Faramir wore a smile as he took her arm, but it faded as she acknowledged him with only a cool incline of her head. “Greetings, my lady,” he said, the inquiry in his grey eyes making the statement a question. He narrowed his gaze and stared at her all the more, as if trying to read her thoughts.
He had ever been good at that, and sometimes it drove Éowyn insane. Her face assumed its mask of ice, of untouchability, a defense she had learned long ago. But he only looked more closely.
Finally, he spoke. “What have I done?”
Having a clever husband was rarely a chore, but this was one of those times. “Why do you ask such a question?” she spat, the words like brittle chips of frost that fell between them.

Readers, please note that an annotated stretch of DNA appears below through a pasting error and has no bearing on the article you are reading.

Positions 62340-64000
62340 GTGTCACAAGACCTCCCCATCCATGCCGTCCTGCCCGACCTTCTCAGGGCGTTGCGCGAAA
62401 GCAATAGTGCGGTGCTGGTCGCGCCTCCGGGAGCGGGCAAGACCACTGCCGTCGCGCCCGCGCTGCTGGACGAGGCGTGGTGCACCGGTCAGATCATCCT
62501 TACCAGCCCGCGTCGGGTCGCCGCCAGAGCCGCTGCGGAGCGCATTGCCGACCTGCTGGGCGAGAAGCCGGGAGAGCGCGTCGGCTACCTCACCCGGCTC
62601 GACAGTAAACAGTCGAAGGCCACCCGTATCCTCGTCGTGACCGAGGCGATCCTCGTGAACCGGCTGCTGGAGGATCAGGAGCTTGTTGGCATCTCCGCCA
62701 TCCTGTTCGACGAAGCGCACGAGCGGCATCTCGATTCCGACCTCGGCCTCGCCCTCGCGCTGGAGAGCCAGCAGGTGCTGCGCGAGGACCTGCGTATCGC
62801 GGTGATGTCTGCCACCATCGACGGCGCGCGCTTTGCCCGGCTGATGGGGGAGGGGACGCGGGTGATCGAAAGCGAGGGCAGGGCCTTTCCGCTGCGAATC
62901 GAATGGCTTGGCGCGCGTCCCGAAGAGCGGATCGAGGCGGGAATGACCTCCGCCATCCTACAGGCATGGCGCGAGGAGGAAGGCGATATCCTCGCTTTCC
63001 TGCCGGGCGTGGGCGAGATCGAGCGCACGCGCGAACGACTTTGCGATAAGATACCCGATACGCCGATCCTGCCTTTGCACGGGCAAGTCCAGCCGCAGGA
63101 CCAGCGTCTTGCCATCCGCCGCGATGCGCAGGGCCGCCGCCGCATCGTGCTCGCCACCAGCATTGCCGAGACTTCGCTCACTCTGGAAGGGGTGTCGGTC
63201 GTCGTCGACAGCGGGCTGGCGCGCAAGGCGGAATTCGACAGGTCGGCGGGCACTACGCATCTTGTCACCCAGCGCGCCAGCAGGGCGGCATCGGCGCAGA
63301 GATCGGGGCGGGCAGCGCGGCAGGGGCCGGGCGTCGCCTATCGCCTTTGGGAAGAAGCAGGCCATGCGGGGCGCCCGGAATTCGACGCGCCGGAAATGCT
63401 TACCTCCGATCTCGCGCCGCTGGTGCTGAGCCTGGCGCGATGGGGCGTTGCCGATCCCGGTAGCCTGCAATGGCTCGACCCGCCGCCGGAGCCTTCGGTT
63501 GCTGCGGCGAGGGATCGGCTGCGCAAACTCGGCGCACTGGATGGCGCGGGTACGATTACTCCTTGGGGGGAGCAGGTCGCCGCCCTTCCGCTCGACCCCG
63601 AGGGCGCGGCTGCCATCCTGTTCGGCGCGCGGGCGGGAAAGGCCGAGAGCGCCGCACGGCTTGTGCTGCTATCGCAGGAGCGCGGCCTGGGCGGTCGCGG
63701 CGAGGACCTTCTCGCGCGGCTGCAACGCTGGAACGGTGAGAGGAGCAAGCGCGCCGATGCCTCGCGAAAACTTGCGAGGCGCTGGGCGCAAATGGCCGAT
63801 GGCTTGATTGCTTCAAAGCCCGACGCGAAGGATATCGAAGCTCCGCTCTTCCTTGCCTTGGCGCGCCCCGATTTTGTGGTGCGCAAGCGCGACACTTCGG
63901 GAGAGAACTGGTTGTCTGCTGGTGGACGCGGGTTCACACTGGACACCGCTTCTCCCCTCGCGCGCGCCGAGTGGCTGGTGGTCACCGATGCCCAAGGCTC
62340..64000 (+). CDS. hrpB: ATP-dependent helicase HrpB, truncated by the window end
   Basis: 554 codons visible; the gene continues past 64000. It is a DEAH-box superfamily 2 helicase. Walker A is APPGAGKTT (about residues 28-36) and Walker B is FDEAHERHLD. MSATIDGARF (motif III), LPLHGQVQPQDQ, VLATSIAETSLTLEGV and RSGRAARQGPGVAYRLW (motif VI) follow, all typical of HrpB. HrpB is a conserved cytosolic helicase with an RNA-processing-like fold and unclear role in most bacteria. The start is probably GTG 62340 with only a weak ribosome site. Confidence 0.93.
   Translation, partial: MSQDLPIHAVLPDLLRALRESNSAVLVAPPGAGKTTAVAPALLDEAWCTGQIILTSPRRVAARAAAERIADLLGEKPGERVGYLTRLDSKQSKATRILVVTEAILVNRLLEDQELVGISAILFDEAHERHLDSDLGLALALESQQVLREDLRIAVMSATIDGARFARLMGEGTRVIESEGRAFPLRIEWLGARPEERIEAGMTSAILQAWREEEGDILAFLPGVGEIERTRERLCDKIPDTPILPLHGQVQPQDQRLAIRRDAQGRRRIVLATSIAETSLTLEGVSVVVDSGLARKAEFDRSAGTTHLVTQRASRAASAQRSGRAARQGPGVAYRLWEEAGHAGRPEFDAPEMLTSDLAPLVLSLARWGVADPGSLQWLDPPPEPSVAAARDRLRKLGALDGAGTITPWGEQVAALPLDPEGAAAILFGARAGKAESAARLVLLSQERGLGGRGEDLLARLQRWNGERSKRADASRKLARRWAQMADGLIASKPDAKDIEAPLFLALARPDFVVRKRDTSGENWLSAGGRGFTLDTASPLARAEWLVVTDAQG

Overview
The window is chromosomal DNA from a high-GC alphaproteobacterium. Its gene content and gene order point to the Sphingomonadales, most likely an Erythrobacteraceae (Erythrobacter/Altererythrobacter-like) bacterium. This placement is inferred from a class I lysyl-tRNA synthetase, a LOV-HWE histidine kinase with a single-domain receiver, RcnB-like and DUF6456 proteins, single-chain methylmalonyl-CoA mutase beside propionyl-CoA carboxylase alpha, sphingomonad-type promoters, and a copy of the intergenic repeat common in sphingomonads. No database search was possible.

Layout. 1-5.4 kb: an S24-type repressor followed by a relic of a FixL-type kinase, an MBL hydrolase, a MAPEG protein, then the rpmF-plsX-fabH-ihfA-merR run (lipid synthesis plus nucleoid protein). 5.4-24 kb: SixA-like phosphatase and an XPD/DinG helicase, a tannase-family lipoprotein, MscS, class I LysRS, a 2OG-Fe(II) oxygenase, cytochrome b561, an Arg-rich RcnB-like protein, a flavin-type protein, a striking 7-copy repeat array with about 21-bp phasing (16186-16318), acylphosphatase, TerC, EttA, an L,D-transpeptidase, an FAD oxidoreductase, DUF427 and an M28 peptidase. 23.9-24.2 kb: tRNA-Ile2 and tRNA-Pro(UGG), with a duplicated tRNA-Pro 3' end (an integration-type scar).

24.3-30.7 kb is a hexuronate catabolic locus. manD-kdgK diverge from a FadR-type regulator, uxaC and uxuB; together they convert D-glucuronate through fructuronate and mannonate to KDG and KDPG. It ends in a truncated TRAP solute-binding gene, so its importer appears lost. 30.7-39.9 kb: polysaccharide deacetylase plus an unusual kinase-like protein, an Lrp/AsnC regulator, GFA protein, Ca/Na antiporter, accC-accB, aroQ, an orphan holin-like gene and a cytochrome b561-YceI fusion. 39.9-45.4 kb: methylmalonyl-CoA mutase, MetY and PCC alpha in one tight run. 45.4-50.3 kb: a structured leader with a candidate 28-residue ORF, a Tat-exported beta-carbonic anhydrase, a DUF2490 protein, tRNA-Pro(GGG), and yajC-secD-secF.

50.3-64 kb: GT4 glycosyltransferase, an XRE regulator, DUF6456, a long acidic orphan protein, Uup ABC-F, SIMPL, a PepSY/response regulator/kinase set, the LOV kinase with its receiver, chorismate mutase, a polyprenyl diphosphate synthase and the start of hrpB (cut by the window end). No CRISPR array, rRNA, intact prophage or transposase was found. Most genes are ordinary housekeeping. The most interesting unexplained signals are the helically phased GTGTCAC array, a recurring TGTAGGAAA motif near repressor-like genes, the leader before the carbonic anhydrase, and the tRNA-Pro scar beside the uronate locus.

“Because, my love, I have learned to be wary when you look at me so.”
“Ha!” she choked out in a falsely bright tone. “Be as you wish, then! I cannot convince you otherwise.”
He merely gave her a another quizzical look, then left her alone. She knew that look, and it made her all the angrier. It meant he thought she was being unreasonable, and would not speak to her again but would wait for her to come to her senses.
To come to her senses, like a child! She would never speak to him again, if only to prove him wrong!
Éowyn fumed, and sat mostly silent during dinner, only answering questions when she was addressed directly. She eyed the other women present, knowing which had husbands who were unfaithful, silently ticking off their names on a private list of Man’s infamy. She had never imagined herself among their number.